New to ranges. Indoor or outdoor?

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Thread: New to ranges. Indoor or outdoor?

  1. #1
    Member Array dkpeppard's Avatar
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    New to ranges. Indoor or outdoor?

    Hello all.

    I am really loving this site and am so glad I found it. I've been reading as much as I can, which brought another question to mind. Are there advantages/disadvantages of using an indoor range versus an outdoor range for cleanliness and breathing reasons?

    My wife and I just added a G26 to our collection and we are going to our first indoor range this Saturday morning. The range is called the Firing Line, located in Denver (Aurora), CO. I have heard decent things about Firing Line, but was told we needed to watch out for increased noise and for gunpowder in the air.

    For gunpowder in the air: I know ventilation is an important factor. Is this because it will be hard to breathe or gunpowder will get all over our skin and clothes? I'd like to know what to expect. Should I wear grungy clothes to the indoor range? Will I need to worry about covering the leather seats in my car when we get back in? Will our skin be covered in "soot"? I'll want my wife to know too, in case this means she'll have to "primp" back up at home after practice, if it really is that messy.

    For sound issues: we bought the gel inserts, which are really comfortable and worked well when we shot outside. Will these be ok indoors too, or will they be inadequate?

    We were considering buying a membership at Firing Line so we could shoot all year round, but will reconsider if indoor ranges are a real messy environment to be in.

    I sincerely appreciate the feedback. Sorry for the "noob" questions, but I don't want any surprises at the range.

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  3. #2
    VIP Member Array Kerbouchard's Avatar
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    In my experience, indoor ranges are not that messy. You're not going to look like you just came out of a coal mine and I doubt soot will be any concern.

    I personally do not like indoor ranges because ricochets seem to be more common, lighting is often inadequate with a dark backstop which makes it difficult to see your target, and the noise from gunfire is amplified.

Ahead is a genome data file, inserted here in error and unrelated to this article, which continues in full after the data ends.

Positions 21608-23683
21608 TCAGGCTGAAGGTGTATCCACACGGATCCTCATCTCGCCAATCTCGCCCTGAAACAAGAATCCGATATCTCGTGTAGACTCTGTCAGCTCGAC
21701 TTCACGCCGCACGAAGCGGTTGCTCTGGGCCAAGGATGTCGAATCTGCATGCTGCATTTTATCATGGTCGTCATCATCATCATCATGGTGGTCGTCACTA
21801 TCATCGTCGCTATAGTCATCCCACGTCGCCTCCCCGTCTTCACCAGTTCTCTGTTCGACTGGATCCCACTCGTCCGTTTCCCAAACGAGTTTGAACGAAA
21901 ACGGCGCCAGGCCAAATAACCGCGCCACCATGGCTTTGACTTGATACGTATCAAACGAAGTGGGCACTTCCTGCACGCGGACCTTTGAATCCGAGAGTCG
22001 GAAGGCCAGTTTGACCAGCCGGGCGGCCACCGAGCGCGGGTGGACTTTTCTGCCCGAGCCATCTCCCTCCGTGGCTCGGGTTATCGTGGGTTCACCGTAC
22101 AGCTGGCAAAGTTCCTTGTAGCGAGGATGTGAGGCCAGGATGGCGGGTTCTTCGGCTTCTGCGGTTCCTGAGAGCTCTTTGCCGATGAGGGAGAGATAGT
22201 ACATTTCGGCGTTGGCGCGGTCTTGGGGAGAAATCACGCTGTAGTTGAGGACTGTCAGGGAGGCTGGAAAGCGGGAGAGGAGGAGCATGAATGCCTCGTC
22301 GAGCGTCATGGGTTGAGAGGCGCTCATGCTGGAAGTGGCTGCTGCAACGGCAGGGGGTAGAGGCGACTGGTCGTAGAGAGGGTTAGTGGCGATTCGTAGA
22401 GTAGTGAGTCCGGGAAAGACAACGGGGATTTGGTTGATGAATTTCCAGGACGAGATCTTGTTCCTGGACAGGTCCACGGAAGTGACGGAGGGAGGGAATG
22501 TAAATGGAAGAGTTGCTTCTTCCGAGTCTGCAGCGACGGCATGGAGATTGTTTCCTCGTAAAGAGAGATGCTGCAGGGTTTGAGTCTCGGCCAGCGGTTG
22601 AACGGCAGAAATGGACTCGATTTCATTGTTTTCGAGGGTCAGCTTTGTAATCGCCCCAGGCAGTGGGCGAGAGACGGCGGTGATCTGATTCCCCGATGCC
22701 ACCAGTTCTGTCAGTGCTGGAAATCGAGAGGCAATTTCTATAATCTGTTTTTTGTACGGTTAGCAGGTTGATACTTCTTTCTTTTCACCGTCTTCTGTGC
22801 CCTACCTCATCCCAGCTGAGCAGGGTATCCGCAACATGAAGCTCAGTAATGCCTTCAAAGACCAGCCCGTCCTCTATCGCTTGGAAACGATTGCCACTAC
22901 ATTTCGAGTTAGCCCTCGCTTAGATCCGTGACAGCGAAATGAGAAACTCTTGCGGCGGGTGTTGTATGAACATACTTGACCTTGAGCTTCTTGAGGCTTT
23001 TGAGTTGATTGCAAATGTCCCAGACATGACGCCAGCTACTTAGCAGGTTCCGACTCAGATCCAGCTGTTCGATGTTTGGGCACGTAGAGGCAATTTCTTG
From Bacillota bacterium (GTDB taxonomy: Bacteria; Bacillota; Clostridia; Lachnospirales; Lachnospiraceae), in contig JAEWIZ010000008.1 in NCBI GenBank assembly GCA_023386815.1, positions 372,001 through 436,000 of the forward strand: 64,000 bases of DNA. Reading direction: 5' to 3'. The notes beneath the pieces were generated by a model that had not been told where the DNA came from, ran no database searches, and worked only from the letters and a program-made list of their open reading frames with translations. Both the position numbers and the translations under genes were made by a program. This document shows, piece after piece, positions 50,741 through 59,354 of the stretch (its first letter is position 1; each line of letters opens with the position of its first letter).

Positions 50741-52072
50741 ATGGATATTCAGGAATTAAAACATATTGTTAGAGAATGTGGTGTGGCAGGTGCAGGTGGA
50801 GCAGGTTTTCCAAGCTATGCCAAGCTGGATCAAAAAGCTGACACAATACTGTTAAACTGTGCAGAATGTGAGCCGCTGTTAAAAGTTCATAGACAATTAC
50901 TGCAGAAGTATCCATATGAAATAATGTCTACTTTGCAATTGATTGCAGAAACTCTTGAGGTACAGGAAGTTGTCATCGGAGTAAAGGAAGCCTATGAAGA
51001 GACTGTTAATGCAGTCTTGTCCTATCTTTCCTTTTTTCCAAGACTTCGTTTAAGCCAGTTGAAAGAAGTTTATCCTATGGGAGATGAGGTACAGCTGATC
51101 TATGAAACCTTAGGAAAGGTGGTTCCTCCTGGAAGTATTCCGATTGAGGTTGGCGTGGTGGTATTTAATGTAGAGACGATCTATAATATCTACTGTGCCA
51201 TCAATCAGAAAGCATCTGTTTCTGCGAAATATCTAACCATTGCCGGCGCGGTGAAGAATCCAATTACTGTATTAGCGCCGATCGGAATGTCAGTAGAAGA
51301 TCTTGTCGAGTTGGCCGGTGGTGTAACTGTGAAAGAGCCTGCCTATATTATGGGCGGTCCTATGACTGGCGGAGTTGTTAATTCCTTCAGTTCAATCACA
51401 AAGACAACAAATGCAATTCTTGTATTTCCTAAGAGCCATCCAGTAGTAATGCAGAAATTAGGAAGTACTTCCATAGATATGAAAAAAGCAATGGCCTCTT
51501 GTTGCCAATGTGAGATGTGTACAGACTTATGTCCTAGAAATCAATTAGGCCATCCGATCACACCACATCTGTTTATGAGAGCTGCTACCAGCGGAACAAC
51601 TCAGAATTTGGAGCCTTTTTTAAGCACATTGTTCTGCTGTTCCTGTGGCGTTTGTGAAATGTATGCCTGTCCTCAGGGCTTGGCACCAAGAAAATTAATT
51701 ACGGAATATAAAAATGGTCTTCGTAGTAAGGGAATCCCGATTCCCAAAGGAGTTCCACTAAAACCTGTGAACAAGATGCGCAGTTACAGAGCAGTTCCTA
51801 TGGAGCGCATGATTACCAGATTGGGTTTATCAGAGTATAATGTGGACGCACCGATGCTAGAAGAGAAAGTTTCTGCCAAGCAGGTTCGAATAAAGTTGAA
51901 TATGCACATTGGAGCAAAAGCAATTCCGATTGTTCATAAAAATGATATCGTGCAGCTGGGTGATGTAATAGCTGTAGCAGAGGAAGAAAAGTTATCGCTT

For your first trip, I would recommend dressing in darker colors if you think it might be a problem and dress in layers since you do not know what the temperature will be like. I would also wear your gel inserts with some muffs over them(i.e. double hearing protection). Almost every range will rent you a pair of muffs for a few bucks.

    Also, the ventilation should be sufficient to prevent the buildup of smoke. If it's not, you should find another range anyway.
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    Senior Member Array Natureboypkr's Avatar
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    Both are great, just with the outside ranges you have to deal with the elements.
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  5. #4
    Member Array dkpeppard's Avatar
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    Thank you for the quick responses. I'll let you know how it goes in there.

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    Senior Member Array Cthulhu's Avatar
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    First, don't apologize. Ain't none of us born knowing this stuff.

    Well, maybe SOME of the members here.

    Freaks

    Anyway...

    Noise:
    Depends on what you're shooting and what the folks around you are shooting. If someone is popping off a .454 at an indoor range...ouch.
    Lots of folks wear simple gel or foam ear inserts AND some sort of 'muff' type protector...electronic or not. Typically, you've got sound bouncing off all kinds of surfaces at an indoor range.

    Gunpowder:
    I'm not sure of gunpowder, but I'm pretty certain there is a risk of airborn lead exposure at an indoor range, requiring adequate ventilation.
    If you're just worried about residue, I've never had to worry about powder being on my clothing or anything. Maybe my hands, but that's it.

    -JT

  7. #6
    Senior Member Array Natureboypkr's Avatar
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    Many of you outdoor ranges are more favorable for rifles and shotguns even thought there are indoor ranges that allow you to use them. The only thing you can use in indoor ranges are armor piercing bullets.
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    Senior Member Array Cthulhu's Avatar
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    Quote Originally Posted by Natureboypkr View Post
    Many of you outdoor ranges are more favorable for rifles and shotguns even thought there are indoor ranges that allow you to use them. The only thing you can use in indoor ranges are armor piercing bullets.
    Huh???

    -JT

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    Member Array TLeath's Avatar
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    Quote Originally Posted by Natureboypkr View Post
    Many of you outdoor ranges are more favorable for rifles and shotguns even thought there are indoor ranges that allow you to use them. The only thing you can use in indoor ranges are armor piercing bullets.